Eventually, insurance providers may look to provide insight into the operational side of a fleet’s business, in ways that extend beyond managing driver behavior. As an example, Magi foresees an opportunity to assist with route planning. Insurers may look at a carrier’s lanes and then suggest a route that avoids litigious states or areas where there are weather-related risks at certain times of the year. Carriers would then be faced with the decision of taking the most direct route and possibly paying a higher premium, or a safer route that will provide insurance savings. All this while meeting the demands of the shipper, which in many cases will be looking for the most expedient delivery of its goods.
“Ideally in the future the technology will get to a point where you look at ‘What is the safest route to get to a point?’ and there’s a charge for that,” Magi said. “If you (as an insurance company) have a true partnership with a customer, you’re going to sit down together and talk about this from a pure business perspective. What is the cost-benefit analysis for your operation to take this particular route versus the potential loss if you take a different route? It factors into their deductible. There are going to be customers that are going to be absolutely operations-minded and some customers will look at route utilization with a holistic approach as to how it’s going to affect their insurance.”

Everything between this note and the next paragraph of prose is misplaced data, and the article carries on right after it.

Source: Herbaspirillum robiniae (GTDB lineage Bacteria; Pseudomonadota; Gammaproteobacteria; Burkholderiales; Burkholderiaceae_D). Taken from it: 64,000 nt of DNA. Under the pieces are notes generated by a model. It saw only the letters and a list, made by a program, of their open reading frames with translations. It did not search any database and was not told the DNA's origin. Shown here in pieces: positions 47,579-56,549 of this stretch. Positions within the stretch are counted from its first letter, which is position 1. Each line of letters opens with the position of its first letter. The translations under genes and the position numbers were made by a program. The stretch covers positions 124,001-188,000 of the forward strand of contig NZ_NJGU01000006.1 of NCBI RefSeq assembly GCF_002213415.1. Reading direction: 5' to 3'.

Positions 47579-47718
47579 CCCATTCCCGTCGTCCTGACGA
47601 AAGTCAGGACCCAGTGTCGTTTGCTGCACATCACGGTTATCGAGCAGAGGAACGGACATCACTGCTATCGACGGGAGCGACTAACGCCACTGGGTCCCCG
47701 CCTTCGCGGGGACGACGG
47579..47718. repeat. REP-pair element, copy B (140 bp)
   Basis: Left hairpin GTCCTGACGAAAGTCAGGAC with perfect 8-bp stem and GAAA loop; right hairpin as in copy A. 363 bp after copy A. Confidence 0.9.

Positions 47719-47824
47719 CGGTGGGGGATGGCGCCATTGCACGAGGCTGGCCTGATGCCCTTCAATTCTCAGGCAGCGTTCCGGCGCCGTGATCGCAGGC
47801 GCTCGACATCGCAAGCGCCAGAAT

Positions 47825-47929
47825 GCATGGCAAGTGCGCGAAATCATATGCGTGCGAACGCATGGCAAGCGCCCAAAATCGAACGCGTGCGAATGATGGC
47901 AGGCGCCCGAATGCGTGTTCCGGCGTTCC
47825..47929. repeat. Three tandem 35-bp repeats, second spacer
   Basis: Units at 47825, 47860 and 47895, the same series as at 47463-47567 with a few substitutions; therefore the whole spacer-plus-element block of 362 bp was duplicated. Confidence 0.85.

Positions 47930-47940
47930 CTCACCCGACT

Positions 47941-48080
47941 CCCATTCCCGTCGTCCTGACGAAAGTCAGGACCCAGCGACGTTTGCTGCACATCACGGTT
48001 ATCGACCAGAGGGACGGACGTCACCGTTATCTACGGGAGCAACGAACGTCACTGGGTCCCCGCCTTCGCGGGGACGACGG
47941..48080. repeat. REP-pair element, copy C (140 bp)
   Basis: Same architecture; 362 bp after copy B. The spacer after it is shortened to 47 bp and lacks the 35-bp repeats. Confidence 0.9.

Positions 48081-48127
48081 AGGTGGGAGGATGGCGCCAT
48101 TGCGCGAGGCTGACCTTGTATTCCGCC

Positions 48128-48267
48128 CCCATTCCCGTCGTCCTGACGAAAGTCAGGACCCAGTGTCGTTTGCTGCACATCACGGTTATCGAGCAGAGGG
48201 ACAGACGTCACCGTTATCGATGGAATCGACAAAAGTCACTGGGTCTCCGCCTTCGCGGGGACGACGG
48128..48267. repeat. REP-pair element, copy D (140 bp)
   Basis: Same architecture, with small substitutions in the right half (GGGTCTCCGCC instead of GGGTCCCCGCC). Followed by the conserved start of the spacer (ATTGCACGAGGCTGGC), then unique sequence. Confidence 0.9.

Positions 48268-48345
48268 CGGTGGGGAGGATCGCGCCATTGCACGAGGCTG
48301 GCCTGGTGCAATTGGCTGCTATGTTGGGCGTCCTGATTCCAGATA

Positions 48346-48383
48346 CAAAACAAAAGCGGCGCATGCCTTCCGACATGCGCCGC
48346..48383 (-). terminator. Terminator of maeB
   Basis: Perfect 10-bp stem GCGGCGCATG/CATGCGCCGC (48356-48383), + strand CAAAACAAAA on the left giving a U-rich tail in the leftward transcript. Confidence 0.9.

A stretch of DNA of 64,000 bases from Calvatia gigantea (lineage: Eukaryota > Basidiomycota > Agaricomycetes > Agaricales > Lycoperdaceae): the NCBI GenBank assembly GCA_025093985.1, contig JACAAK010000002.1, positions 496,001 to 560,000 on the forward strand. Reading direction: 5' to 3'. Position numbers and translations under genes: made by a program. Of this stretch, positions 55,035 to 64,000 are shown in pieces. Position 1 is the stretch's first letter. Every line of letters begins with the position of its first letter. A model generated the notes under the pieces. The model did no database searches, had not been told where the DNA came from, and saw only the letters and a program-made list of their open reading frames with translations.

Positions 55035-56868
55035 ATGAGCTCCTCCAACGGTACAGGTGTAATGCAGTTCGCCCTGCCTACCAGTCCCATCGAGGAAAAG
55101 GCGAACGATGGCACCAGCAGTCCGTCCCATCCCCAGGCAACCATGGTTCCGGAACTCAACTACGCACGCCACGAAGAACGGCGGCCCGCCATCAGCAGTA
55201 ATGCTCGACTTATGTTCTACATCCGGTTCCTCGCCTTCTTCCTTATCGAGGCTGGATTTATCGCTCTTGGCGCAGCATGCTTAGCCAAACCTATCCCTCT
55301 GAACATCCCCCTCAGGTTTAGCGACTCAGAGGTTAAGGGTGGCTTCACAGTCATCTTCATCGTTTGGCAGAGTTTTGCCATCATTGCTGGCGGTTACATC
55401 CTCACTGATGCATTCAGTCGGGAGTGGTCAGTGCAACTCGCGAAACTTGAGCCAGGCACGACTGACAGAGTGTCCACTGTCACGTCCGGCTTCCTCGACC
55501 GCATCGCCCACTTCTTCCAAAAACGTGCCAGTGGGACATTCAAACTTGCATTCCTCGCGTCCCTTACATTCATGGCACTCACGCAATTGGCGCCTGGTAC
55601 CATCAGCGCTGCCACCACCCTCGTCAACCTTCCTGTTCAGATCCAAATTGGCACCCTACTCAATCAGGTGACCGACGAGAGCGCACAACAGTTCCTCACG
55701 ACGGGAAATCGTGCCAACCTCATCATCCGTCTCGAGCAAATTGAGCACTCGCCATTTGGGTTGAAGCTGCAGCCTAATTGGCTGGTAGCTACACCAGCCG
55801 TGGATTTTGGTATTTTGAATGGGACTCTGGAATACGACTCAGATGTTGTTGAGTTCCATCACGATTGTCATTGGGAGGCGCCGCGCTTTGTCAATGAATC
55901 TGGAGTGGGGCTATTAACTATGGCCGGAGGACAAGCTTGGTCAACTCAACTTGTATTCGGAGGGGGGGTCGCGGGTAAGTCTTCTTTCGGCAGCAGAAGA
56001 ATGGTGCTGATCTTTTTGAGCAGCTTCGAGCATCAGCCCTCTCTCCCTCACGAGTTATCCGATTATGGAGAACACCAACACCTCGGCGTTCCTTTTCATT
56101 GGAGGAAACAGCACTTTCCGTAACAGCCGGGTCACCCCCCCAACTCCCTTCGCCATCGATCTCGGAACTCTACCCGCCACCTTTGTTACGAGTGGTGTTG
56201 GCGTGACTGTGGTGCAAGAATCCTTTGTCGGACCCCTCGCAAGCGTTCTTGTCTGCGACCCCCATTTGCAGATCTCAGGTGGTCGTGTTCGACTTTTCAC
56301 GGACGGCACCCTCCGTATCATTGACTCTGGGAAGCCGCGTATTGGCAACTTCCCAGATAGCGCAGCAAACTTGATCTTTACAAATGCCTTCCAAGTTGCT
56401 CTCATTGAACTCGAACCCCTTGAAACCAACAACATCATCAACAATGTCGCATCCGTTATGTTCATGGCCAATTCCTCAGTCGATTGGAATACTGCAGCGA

Magi noted insurance, in many cases, is a carrier’s third largest expense and so she expects fleets will be willing to alter their routes to lower costs.
Proponents of insurance telematics insist the data that’s collected and shared will always belong to the carrier.
“This isn’t about Zurich going in and mining information from the customers,” Magi stressed. “The customers can share this information with us if they choose to. Ideally, the purpose of what we’re trying to do is to show them how to better utilize that particular data.”
There are privacy issues, as well, to consider. Cober noted Canada’s stringent privacy laws mean insurers won’t be drilling down to assess drivers on an individual basis, but will be looking at a company’s fleet-wide performance.